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Best of 2023: It's the end of the week, and wherever you are, here's to a great weekend. To get you in the mood and start the fun, here are five artists named after gear, and their best tracks.
We love music and we love the gear it's made on. So it's fair to say that we love the acts who name themselves after the gear they make music on even more. Here, then, is a celebration of those artists.
It's fair to say that most of our chosen acts come from that dream 80s and 90s period when gear was cheap and everyone started making music. Back then, there were two types of music fan: those that danced to the music and those that obsessed over the gear that made it. (Guess which we were – at least we don't have arthritis yet, so now who's laughing?)
Either way, plenty of bands with gear-related names emerged from that time, and here are the best, along with the finest tracks they produced. If you have any more ideas for gear-based acts and their finest tracks, leave them in the comments. Enjoy!
Named after the drum machine that ruled dance music ever since the mid 80s, 808 State released several genre defining tracks, with many featuring – as luck would have it – an actual 808.
Pacific State was probably their most high-profile release, and can you believe there was once a time when a track like this could be a top ten hit? That's exactly what happened at in 1989 when this iconic ambient house track was released. The track was produced largely with a Roland SH-101. Cost now, about £$1000, back then $£60 according to 808 State's Graham Massey when interview by The Ransom Note.
"Everyone was buying DX7s at that point, anything that didn’t have MIDI on it was considered redundant, not to us. The push of techno at that point made a lot of things affordable and attainable, for the first time."
Talking of being obsessed by gear, let's just go straight to the master, an electronic music producer with more myths around him than Greece.
Aphex Twin was named after an Aphex Aural Exciter – a piece of gear that adds energy to your audio. That's the simple explanation, although if you delve too deeply into Aphex Twin world, you can find several hundred other 'revelations'. We're sticking with this one though, just for our sanity if nothing else.
Other Aphex Twin stories include one that he has a studio in every room of his house, or castle, that he modifies every synth he owns, that he writes music in his sleep and all while driving a tank. Let's not forget the time he DJ'd with sandpaper and brought a blender on stage before lobbing it into the crowd.
He famously rarely speaks about any of this, and by doing so – or indeed, by not doing so – fans the story flames even more. He's Cornwall's Kraftwerk, basically.
Choosing a single Aphex Twin track is impossible, especially as he releases music under so many pseudonyms, so if you forgive us, we'll just go for the obvious: Analogue Bubblebath from 1991. We have a feature to finish, OK?
Staying with the iconic figures of electronic music, they don't come much bigger than The Prodigy.
Now this name is definitely linked to a bit of gear (because Wikipedia says it is). It stems from when the maestro behind the Prodigy sound, Liam Howlett, shared a cassette with founder members Keith Flint and Leeroy Thornhill, on which he'd written the name of the synth used in some of his music: a Moog Prodigy. The rest is, as they say… controversial and huge hit singles.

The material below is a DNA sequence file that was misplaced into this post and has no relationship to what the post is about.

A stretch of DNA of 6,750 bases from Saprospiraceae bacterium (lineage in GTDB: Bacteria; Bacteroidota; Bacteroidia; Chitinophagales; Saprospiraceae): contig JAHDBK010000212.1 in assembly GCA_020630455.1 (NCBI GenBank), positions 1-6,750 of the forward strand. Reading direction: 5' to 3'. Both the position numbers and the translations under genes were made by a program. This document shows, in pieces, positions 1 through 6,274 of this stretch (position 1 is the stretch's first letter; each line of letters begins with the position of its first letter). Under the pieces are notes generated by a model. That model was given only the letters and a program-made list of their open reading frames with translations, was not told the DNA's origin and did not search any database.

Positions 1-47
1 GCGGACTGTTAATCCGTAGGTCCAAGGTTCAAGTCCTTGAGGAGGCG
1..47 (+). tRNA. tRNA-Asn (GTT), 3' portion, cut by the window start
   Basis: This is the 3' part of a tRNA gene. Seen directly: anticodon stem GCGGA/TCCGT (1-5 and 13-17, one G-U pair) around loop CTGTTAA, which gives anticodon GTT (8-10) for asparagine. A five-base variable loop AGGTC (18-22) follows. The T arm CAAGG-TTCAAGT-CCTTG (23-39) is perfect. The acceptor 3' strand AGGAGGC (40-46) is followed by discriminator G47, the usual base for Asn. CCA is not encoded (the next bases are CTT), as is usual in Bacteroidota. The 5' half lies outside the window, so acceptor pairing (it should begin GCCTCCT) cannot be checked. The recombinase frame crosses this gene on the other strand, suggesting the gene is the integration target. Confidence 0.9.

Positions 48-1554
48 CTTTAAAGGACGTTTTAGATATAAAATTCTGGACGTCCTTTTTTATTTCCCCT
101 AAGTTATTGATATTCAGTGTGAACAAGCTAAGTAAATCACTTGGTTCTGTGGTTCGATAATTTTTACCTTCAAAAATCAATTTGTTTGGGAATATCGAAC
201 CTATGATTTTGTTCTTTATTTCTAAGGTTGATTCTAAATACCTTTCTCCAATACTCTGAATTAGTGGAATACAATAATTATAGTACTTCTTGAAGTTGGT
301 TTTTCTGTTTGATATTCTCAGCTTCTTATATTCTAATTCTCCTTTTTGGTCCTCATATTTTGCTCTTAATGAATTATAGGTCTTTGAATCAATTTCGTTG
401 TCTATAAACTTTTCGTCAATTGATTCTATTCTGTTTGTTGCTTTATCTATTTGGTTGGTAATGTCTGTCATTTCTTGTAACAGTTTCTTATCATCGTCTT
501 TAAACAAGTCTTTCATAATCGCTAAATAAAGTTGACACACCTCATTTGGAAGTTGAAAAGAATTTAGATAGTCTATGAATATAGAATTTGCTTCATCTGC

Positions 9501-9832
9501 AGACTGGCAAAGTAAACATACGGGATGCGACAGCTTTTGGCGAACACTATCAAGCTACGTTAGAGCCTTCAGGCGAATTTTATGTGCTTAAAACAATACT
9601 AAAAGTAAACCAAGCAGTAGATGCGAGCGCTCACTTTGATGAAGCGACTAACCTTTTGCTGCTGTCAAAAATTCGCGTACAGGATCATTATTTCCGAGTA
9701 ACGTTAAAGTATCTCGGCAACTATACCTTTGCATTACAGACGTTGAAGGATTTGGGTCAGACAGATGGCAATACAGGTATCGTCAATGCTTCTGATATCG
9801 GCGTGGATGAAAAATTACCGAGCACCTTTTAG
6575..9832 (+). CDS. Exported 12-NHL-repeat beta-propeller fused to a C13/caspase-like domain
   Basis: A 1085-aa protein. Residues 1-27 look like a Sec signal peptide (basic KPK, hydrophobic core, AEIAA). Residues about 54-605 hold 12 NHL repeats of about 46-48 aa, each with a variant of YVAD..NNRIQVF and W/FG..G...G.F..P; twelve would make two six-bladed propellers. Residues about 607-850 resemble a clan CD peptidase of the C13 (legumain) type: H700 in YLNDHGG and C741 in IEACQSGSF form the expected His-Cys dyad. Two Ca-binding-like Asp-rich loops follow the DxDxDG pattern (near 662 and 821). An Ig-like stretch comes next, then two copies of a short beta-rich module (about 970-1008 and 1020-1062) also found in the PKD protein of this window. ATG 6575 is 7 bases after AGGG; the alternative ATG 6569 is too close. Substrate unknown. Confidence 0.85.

The Prodigy ruled the world throughout the '90s with massive hits like Charly, Smack My Bitch Up, Voodoo People, Breathe and our obvious (but how could we not include it?) choice, Firestarter from 1996.
“I recorded it as an instrumental,” Liam told the NME in 1996. “I said to Keith, ‘We need one more element’. He says, I’d really like to try some vocals on that’. And I’m like, ‘Whaaaaaaat?!”
“I end up singing in this weird accent, but it ended up sounding quite… menacing.” Keith added, with some understatement.
The video to Firestarter became something of a phenomenon in the 1990s. It was the 1990s, basically.
There was no shortage of bands naming themselves after gear in the 80s and 90s, especially electronic producers. The gear was a cheap (at the time) portal to the world of music making that put the art in your hands without requiring so much artistry. Yet another band of the time with a tech based name was LFO, although we're now talking specific parts of a synth rather than a whole. Later, we'll get to specific circuitry, we promise…
LFO were Mark Bell and Gez Varley who released several amazing albums including Frequencies (1991) and Advance (1996). Bell would later go onto become a well regarded producer but sadly passed away in 2014. LFO did enough to seal their place in electronic music history though: "It just happened naturally really, we got some synths from second hand shops, recorded them on a four-track," Bell told The Milk Factory.
There's really only one LFO track to choose, so good they (kind of) named it twice: LFO, by LFO.
We'll take our time machine back another decade for a worthy trip to see Thomas Dolby. If you get the chance to read his autobiography, The Speed Of Sound, do so. His life will make you quite jealous.
Here we're talking about Dolby's 'chart hit' phase – as opposed to his Silicon Valley, Mobile phone music, playing keyboards for David Bowie at Live Aid, or Hollywood Hills phases – where he became one of the first big synth-pop heroes.
Thomas changed his last name from Robertson to Dolby to avoid any confusion with Tom 'War Baby' Robinson, choosing the name of a noise reducing standard. OK, it's not gear, but just as, if not more geeky than 'LFO' so we love it.
Dolby would score a massive hits with She Blinded Me With Science and Hyperactive but we're going for Windpower, because we're feeling a bit more highbrow. (You're lucky we didn't go full chin-stroke and opt for Screen Kiss, surely his finest work.)